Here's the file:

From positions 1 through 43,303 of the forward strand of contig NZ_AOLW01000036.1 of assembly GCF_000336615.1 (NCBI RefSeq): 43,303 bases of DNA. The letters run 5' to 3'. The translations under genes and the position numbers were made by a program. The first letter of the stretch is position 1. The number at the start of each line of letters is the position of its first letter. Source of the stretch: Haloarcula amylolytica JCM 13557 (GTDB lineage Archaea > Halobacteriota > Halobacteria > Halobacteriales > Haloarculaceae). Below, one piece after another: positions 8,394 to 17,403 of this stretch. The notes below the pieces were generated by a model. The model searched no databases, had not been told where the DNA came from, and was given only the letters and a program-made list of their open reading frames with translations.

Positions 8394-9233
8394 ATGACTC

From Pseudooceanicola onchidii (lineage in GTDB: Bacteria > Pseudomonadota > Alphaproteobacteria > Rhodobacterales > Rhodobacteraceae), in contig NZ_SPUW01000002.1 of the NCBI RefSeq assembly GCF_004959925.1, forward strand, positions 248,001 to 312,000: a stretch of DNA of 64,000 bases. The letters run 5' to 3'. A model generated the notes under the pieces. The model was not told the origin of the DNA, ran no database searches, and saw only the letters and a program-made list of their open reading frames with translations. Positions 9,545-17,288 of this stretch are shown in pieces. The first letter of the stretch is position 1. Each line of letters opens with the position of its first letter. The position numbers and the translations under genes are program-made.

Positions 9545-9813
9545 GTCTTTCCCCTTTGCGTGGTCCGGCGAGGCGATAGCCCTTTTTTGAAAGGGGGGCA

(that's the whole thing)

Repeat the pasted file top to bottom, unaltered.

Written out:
From positions 1 through 43,303 of the forward strand of contig NZ_AOLW01000036.1 of assembly GCF_000336615.1 (NCBI RefSeq): 43,303 bases of DNA. The letters run 5' to 3'. The translations under genes and the position numbers were made by a program. The first letter of the stretch is position 1. The number at the start of each line of letters is the position of its first letter. Source of the stretch: Haloarcula amylolytica JCM 13557 (GTDB lineage Archaea > Halobacteriota > Halobacteria > Halobacteriales > Haloarculaceae). Below, one piece after another: positions 8,394 to 17,403 of this stretch. The notes below the pieces were generated by a model. The model searched no databases, had not been told where the DNA came from, and was given only the letters and a program-made list of their open reading frames with translations.

Positions 8394-9233
8394 ATGACTC

From Pseudooceanicola onchidii (lineage in GTDB: Bacteria > Pseudomonadota > Alphaproteobacteria > Rhodobacterales > Rhodobacteraceae), in contig NZ_SPUW01000002.1 of the NCBI RefSeq assembly GCF_004959925.1, forward strand, positions 248,001 to 312,000: a stretch of DNA of 64,000 bases. The letters run 5' to 3'. A model generated the notes under the pieces. The model was not told the origin of the DNA, ran no database searches, and saw only the letters and a program-made list of their open reading frames with translations. Positions 9,545-17,288 of this stretch are shown in pieces. The first letter of the stretch is position 1. Each line of letters opens with the position of its first letter. The position numbers and the translations under genes are program-made.

Positions 9545-9813
9545 GTCTTTCCCCTTTGCGTGGTCCGGCGAGGCGATAGCCCTTTTTTGAAAGGGGGGCA